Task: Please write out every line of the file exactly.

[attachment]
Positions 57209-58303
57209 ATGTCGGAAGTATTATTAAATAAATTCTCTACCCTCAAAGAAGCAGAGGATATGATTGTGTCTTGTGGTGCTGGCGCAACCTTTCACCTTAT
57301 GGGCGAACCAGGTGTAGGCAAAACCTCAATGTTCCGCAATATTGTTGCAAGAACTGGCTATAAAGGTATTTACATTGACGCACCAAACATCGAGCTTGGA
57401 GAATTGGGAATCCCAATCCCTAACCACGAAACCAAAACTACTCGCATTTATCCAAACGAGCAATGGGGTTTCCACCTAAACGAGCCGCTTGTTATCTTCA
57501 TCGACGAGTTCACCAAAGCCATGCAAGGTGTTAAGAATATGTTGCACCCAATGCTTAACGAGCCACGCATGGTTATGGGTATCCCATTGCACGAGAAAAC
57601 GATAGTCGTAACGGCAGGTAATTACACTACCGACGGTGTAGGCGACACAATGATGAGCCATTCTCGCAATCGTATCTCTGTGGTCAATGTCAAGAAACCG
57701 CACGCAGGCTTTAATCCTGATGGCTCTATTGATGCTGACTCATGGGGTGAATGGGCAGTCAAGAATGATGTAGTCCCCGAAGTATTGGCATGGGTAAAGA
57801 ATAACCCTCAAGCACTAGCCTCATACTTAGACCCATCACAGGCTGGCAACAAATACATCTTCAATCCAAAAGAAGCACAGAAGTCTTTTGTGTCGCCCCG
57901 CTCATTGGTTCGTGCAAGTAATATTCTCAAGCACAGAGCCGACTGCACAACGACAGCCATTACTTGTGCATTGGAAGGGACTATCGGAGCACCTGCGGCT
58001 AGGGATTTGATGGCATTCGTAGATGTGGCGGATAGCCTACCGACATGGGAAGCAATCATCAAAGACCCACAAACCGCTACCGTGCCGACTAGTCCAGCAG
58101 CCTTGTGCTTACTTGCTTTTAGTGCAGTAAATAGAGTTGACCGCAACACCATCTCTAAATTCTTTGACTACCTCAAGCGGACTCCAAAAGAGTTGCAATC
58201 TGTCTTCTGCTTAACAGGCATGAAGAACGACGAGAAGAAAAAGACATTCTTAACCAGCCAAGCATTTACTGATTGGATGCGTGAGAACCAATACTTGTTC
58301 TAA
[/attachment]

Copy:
Positions 57209-58303
57209 ATGTCGGAAGTATTATTAAATAAATTCTCTACCCTCAAAGAAGCAGAGGATATGATTGTGTCTTGTGGTGCTGGCGCAACCTTTCACCTTAT
57301 GGGCGAACCAGGTGTAGGCAAAACCTCAATGTTCCGCAATATTGTTGCAAGAACTGGCTATAAAGGTATTTACATTGACGCACCAAACATCGAGCTTGGA
57401 GAATTGGGAATCCCAATCCCTAACCACGAAACCAAAACTACTCGCATTTATCCAAACGAGCAATGGGGTTTCCACCTAAACGAGCCGCTTGTTATCTTCA
57501 TCGACGAGTTCACCAAAGCCATGCAAGGTGTTAAGAATATGTTGCACCCAATGCTTAACGAGCCACGCATGGTTATGGGTATCCCATTGCACGAGAAAAC
57601 GATAGTCGTAACGGCAGGTAATTACACTACCGACGGTGTAGGCGACACAATGATGAGCCATTCTCGCAATCGTATCTCTGTGGTCAATGTCAAGAAACCG
57701 CACGCAGGCTTTAATCCTGATGGCTCTATTGATGCTGACTCATGGGGTGAATGGGCAGTCAAGAATGATGTAGTCCCCGAAGTATTGGCATGGGTAAAGA
57801 ATAACCCTCAAGCACTAGCCTCATACTTAGACCCATCACAGGCTGGCAACAAATACATCTTCAATCCAAAAGAAGCACAGAAGTCTTTTGTGTCGCCCCG
57901 CTCATTGGTTCGTGCAAGTAATATTCTCAAGCACAGAGCCGACTGCACAACGACAGCCATTACTTGTGCATTGGAAGGGACTATCGGAGCACCTGCGGCT
58001 AGGGATTTGATGGCATTCGTAGATGTGGCGGATAGCCTACCGACATGGGAAGCAATCATCAAAGACCCACAAACCGCTACCGTGCCGACTAGTCCAGCAG
58101 CCTTGTGCTTACTTGCTTTTAGTGCAGTAAATAGAGTTGACCGCAACACCATCTCTAAATTCTTTGACTACCTCAAGCGGACTCCAAAAGAGTTGCAATC
58201 TGTCTTCTGCTTAACAGGCATGAAGAACGACGAGAAGAAAAAGACATTCTTAACCAGCCAAGCATTTACTGATTGGATGCGTGAGAACCAATACTTGTTC
58301 TAA